2. At city scale, treaties encourage urban centers to become more competitive by providing incentives and infrastructure to attract international manufacture, trade, and business hubs. Two types of urban development forced by supranational institutions have become most popular:
    1. Competition between cities of low-cost sourcing, which entails a reconfiguration of territories for low-cost manufacture;
    2. Competition between aspiring headquarter cities.

Mass consultancy agencies (independent of IMF and OECD) define these two types of cities (manufacturing and global cities), e.g. UN-Habitat, Deloitte, PWC. They pass down a neoliberal agenda from IMF to city mayors, thus intersecting all scales and shaping new laws that override local laws.

3. Corridors that work outside the logic of any nation state. While nation states continue to financially support urbanization, through classic channels like fiscal redistribution, in order to become competitive players they have to offer more development resources and focus on finding and opening spaces for  private investment.

Since the 90s, cities have been trying to fit the same formula of becoming competitive, imposed on them by the same consulting agencies: innovation, promotion of entrepreneurship, creation of business environment, creative class. This homogenization can also be seen in architecture, as it came to physically represent processes of capitalism, and construction of the same cultural attractions, such as museums.  Additionally, Robles-Durán notes that this type of benchmarking and metric making has proliferated, even penetrating the logic of cities attempting to resist the neo-liberal agenda (i.e. ranking of municipalist achievements). The result leads Robles-Durán to define urbanization as the “representation of capitalism in space.” Following this definition, he suggests we need a new way to read cities, wherein we consider their temporal and historical aspects, and recognize the ways in which their boundaries as political territories are eroded.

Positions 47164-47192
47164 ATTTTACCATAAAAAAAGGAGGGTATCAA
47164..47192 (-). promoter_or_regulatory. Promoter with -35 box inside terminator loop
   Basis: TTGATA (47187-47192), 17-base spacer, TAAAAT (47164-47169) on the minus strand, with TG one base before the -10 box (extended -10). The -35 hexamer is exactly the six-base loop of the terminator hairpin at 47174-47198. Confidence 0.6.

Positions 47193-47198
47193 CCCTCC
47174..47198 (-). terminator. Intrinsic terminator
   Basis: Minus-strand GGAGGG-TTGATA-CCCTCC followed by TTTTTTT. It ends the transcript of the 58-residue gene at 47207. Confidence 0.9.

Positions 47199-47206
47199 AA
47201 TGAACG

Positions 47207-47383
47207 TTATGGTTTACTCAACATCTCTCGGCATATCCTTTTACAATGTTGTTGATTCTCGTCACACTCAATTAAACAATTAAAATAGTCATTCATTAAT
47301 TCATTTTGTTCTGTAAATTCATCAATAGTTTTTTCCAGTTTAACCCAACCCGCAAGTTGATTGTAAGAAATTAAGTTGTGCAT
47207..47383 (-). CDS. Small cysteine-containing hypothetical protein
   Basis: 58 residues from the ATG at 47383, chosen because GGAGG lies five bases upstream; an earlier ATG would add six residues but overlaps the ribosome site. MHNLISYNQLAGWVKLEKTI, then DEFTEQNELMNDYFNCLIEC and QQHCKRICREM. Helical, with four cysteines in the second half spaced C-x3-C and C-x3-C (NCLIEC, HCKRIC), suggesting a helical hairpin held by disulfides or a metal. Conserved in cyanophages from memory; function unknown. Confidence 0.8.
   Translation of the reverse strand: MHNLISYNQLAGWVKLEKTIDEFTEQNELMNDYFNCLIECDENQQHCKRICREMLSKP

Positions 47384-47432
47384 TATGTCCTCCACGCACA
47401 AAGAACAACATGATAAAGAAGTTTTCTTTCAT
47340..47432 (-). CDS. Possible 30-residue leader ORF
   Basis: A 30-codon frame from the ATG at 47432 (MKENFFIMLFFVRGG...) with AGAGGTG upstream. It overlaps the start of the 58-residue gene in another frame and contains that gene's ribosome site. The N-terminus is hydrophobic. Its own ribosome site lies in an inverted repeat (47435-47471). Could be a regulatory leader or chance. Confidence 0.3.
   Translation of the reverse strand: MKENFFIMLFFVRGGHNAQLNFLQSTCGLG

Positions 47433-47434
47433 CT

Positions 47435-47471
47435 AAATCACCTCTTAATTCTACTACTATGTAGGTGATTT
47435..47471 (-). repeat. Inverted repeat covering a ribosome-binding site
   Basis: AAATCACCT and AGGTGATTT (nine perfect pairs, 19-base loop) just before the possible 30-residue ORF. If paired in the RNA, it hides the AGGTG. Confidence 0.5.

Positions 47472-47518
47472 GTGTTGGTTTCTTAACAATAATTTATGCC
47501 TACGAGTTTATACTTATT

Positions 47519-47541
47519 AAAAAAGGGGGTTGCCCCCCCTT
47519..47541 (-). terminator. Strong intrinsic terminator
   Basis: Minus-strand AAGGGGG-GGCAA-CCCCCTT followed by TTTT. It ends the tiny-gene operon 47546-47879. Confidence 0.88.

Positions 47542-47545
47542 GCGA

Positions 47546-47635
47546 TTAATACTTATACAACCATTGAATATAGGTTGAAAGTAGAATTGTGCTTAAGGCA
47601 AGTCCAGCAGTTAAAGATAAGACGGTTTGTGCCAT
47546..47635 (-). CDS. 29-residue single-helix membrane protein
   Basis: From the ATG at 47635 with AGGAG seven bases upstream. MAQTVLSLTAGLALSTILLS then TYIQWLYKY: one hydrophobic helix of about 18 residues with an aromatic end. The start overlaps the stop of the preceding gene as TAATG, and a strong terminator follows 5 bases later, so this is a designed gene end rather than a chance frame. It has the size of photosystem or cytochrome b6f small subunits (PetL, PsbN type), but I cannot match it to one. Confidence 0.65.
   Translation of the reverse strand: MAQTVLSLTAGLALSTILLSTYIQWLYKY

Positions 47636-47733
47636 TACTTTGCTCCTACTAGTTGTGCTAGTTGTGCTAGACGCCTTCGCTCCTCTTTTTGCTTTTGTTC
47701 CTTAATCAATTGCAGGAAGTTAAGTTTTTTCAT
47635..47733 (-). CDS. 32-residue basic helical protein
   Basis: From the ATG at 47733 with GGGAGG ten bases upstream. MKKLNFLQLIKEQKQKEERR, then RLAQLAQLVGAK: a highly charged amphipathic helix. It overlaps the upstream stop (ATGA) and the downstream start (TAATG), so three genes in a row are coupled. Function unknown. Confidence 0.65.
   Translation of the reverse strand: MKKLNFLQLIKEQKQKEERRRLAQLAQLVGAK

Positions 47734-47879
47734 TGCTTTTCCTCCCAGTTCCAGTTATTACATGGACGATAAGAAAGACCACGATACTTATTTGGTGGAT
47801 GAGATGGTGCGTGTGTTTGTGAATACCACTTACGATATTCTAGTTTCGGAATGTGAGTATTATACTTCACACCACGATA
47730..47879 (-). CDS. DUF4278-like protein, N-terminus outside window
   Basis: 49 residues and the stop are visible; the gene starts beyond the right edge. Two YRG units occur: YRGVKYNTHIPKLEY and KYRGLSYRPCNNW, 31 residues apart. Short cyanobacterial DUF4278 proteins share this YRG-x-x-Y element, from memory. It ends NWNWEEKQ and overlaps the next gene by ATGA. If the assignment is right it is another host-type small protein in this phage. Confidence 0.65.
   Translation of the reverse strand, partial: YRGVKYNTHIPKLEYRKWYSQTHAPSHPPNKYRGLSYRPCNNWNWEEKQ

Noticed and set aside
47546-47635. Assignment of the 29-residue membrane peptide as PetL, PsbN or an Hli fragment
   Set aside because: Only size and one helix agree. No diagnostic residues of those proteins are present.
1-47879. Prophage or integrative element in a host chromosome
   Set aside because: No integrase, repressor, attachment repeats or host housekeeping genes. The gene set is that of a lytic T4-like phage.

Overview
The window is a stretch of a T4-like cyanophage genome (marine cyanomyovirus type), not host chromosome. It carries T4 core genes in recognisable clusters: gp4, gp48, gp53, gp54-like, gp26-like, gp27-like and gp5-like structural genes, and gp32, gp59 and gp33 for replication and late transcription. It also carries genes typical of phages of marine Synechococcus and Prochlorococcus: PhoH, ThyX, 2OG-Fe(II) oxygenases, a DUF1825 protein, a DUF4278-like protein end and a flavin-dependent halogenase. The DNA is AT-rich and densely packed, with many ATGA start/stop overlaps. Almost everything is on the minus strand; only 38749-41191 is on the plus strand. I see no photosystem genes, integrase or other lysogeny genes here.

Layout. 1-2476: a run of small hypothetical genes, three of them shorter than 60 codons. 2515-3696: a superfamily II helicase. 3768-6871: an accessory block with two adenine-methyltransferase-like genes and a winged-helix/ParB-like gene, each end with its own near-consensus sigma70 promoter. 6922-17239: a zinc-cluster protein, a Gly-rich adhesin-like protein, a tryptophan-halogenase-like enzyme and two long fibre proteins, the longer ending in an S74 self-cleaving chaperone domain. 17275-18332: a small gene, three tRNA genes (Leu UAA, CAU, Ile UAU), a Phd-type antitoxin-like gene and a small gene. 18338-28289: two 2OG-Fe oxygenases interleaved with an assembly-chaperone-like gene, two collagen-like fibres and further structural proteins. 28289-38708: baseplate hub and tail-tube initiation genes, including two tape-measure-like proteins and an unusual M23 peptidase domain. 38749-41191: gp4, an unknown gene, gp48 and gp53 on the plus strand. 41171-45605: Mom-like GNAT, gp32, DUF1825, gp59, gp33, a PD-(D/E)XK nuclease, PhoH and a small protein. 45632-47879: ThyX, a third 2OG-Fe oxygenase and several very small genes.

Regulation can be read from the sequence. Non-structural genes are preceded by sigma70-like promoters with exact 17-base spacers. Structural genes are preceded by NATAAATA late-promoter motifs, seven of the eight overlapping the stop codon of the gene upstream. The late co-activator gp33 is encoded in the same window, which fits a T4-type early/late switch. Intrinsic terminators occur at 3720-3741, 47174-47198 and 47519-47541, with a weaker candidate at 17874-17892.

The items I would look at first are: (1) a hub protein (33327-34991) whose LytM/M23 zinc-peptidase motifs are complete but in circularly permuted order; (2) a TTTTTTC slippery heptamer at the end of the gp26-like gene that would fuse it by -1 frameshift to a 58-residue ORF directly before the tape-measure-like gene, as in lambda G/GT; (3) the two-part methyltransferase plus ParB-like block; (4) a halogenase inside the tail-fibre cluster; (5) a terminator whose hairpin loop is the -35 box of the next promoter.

During the Q&A portion of the talk, Robles-Durán further articulated both the consequences of embedded neoliberalism in urbanization and potential strategies for intervention and course-correction.

The first question was on the role of prominent urban academics and theorists in legitimizing and perpetuating tropes and systems of global cities, namely Saskia Sassen (here is a link to an article by Sassen that provides an overview and introduction to her concept of “The Global City”). Despite her affiliation with academia and critical research, Robles-Durán situates Sassen and her ilk (particularly Richard Florida) as beholden to the supranational, non-democratic global organizations that perpetuate and disguise extractive strategies for capitalist accumulation. Being an academic, even being a part of the “Left,” does not preclude complicity in these structures and systems. Cities are coerced by these organizations into compliance by heeding strategies of remaining “globally competitive.” Florida’s “Creative Class” has arguably wrought an incredible amount of damage on urban democratic institutions, practices, and landscapes, mainly because its elegance and simplicity were so attractive to cities struggling to revitalize following the financial crises of the 1970s and the deindustrialization of the Global North. Robles-Durán argues that “creative” is really a metaphor of exclusion: upon adopting these strategies to attract both capital and residents, cities made a conscious decision of who and what urban territory was for.

Another question related to strategies of anti-capitalist contestation, namely pedagogical tools, which dovetailed the previous discussion of academics and researchers in urbanism. Robles-Durán urged a broader view, reminding us that “capitalism thinks in centuries.” Shifting the logic of understanding phenomena of change will take time, but it is critical to initiate it now. Younger generations are conscious that something isn’t right, but they lack the tools and language to articulate it–most educational preparation is not grounded in dialectical critiques or comprehensions. Challenging and dissolving arbitrary and anachronistic disciplinary boundaries is another strategy to cultivate new perspectives and critiques, and could empower students to consider problems and processes more comprehensively. His final comment related to scale–engaging with individuals, organizations, institutions at a scale that can match that of supranational institutions.